blackbirdonline journalFall 2009  Vol. 8  No. 2
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Laura Gilpin’s “Navajo Shepherd Boy”

—Red Rock, Laura Gilpin, Photographer, and Elizabeth Froster, 1950

We watched them come
            up the ridge all day,
the little Dine boy behind
            his herd of sheep, all day                                                          
across the undulating

            red, great masses
of cloud threatening
            hard, quick rain or
lightning, neither of which
            he could take cover from.

The sheep walked and grazed.
            We watched
their soft gray mouths
            tear at the silver grass,  
dark dirt quickly drying

into red as the sheep    
moved on, fine dust
kicked up
into the boy’s face, 
as he smiled

at us in passing,
and I thought
of what the rancher told us,
that to truly see the sheep
was to forget
our notions of it:
there is no weakness
to a hunger that must be
bottomless to keep itself alive.

the boy must know,
who trails his herd
eight miles in a day
to find it pasture

on land that shrinks
and desiccates
            from the herd’s need:
the sheep reshape this land
            the boy can never hope

will be expanded
for himself, given
already the gift of sheep
from the government.
The boy must walk, the boy

must feed
what forever hungers,
            then stand, sickened,
alongside his father later
            to watch him shoot

half these ewes according
to federal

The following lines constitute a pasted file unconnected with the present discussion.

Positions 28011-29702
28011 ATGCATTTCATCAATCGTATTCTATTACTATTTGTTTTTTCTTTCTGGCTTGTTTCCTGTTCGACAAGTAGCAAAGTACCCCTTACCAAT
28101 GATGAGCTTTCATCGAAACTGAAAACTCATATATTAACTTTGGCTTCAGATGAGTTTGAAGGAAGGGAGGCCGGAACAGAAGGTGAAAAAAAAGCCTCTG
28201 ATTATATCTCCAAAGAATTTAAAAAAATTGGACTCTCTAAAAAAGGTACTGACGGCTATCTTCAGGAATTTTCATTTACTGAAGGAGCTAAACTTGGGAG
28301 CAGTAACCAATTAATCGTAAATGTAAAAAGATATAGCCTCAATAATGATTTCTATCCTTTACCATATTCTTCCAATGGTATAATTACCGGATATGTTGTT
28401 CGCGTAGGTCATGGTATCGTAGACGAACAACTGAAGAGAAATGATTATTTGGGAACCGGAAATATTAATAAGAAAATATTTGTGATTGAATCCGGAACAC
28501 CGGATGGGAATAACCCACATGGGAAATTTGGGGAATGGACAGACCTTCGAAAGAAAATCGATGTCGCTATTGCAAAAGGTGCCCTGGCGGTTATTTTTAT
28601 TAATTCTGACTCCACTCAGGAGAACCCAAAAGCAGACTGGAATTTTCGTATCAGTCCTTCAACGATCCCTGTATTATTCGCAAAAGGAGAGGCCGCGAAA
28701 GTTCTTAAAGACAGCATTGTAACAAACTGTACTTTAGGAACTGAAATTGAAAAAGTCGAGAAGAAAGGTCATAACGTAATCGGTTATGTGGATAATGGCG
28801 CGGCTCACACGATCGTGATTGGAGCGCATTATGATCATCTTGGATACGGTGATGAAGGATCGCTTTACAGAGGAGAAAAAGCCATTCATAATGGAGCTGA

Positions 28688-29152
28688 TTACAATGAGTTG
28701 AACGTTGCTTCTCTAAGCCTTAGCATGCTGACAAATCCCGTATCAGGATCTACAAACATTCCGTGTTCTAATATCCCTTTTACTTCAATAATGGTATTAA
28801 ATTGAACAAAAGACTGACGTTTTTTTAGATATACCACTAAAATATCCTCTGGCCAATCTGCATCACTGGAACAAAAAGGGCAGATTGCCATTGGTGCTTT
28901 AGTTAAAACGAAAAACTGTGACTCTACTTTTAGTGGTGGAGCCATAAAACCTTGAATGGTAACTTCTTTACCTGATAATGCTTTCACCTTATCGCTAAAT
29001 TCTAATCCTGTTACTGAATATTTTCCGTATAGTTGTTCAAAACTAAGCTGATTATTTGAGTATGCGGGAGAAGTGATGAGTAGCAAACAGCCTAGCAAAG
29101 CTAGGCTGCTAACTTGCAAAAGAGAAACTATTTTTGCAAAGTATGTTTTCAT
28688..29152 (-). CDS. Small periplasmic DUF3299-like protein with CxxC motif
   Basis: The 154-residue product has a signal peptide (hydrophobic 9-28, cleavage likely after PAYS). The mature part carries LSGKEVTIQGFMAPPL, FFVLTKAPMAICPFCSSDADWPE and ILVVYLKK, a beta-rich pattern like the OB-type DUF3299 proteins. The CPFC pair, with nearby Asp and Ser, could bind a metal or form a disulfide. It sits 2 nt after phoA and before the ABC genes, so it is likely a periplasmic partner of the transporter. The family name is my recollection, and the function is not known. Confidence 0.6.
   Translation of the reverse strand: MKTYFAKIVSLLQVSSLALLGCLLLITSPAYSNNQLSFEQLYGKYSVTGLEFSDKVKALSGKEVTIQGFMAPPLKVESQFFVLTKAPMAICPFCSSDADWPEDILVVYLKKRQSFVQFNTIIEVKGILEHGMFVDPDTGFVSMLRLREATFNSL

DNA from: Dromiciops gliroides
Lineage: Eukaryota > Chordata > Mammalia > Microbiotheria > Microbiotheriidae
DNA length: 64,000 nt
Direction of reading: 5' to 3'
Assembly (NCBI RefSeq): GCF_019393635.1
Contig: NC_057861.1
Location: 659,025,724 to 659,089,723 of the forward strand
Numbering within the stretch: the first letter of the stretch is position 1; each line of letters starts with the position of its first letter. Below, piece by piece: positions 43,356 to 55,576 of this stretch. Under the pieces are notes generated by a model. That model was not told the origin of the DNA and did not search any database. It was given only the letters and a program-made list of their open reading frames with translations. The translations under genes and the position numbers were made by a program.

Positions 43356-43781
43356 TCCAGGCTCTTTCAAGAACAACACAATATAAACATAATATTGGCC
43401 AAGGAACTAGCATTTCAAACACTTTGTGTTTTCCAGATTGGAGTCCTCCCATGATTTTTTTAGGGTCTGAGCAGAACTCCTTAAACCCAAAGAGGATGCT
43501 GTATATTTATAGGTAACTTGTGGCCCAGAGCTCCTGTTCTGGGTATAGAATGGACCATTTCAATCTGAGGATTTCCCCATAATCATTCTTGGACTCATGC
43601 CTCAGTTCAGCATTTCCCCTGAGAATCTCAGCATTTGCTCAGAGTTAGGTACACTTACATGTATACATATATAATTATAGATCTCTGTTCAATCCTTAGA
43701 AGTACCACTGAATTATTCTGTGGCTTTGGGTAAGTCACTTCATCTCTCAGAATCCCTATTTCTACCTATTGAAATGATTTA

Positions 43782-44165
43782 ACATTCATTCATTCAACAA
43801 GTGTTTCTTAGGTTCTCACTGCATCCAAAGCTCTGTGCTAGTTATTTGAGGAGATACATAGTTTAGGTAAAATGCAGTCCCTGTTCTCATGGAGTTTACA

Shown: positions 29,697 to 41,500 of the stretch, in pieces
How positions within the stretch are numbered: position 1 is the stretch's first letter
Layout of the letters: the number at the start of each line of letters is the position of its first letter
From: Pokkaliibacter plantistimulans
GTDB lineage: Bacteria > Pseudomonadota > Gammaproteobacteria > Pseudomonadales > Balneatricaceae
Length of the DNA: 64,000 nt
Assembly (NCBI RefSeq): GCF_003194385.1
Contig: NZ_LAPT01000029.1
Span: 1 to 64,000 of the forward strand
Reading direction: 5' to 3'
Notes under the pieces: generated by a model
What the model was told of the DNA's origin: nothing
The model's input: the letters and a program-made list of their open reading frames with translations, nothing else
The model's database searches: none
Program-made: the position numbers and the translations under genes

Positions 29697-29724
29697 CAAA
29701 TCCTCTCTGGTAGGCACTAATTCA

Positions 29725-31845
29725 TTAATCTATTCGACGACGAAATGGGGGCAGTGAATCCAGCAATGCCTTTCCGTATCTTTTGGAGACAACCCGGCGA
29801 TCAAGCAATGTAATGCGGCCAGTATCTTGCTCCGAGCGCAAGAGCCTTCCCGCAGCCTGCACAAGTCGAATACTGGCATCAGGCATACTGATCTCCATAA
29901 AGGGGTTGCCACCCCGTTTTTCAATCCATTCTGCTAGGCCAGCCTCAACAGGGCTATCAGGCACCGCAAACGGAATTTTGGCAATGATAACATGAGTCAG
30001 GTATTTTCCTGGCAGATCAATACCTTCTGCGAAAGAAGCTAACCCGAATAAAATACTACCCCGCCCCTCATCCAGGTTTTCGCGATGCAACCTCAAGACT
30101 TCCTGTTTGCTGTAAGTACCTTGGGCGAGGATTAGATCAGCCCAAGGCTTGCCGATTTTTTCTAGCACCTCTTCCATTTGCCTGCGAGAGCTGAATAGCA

conservation; dead left
to rot and blanch
in the wash: too much flesh       

to eat or sell.
The boy walks.
He does not have a hat.
He does not have a horse.
He carries his own food

in a pocket as he walks
noiselessly through the wash,
looking, for the moment,
so like the rancher
in his sense of purpose,

the one we watched
grab the struggling back
legs emerging from a sheep
and pull until we saw
the slick sac stream

from her body,
            followed by the next,
as the rancher tore
            the silver caul
of mucus from their mouths.

            When a ewe gives birth
to two lambs she chooses
which to keep
by waiting. She watches
until the first one stands,

then comes to it
and begins licking,
roughing the blood up
 into the surface
of its skin. Sometimes

the other dies.
the herder saves it,
and its marble eye trains
ceaselessly upon him.

That day, the other
lamb died. We watched
the ewe circle in her stone pen,
rubbing and rubbing
            against it till the living
 lamb scrabbled up

to follow through the gate.
            We watched
as it stumbled after
            through the wash,
its strangely

            furrowed face a knob
of bone, a bit
            of its mother’s wool
still clinging to the stone. end

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